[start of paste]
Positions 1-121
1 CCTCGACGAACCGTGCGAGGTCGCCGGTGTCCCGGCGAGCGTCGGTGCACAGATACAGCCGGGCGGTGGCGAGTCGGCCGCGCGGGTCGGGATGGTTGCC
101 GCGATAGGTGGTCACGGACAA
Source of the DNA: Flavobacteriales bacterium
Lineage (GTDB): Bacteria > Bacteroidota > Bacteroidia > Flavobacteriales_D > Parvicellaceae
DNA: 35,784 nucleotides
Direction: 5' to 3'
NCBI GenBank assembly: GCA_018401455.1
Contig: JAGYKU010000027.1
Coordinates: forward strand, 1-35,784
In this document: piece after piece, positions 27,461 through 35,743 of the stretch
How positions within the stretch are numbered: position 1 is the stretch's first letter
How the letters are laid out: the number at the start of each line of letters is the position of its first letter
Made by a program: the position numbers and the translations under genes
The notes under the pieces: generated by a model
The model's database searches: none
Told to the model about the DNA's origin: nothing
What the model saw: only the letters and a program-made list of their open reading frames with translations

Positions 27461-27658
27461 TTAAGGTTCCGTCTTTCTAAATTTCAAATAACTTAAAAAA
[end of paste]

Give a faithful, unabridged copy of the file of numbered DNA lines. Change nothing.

Positions 1-121
1 CCTCGACGAACCGTGCGAGGTCGCCGGTGTCCCGGCGAGCGTCGGTGCACAGATACAGCCGGGCGGTGGCGAGTCGGCCGCGCGGGTCGGGATGGTTGCC
101 GCGATAGGTGGTCACGGACAA
Source of the DNA: Flavobacteriales bacterium
Lineage (GTDB): Bacteria > Bacteroidota > Bacteroidia > Flavobacteriales_D > Parvicellaceae
DNA: 35,784 nucleotides
Direction: 5' to 3'
NCBI GenBank assembly: GCA_018401455.1
Contig: JAGYKU010000027.1
Coordinates: forward strand, 1-35,784
In this document: piece after piece, positions 27,461 through 35,743 of the stretch
How positions within the stretch are numbered: position 1 is the stretch's first letter
How the letters are laid out: the number at the start of each line of letters is the position of its first letter
Made by a program: the position numbers and the translations under genes
The notes under the pieces: generated by a model
The model's database searches: none
Told to the model about the DNA's origin: nothing
What the model saw: only the letters and a program-made list of their open reading frames with translations

Positions 27461-27658
27461 TTAAGGTTCCGTCTTTCTAAATTTCAAATAACTTAAAAAA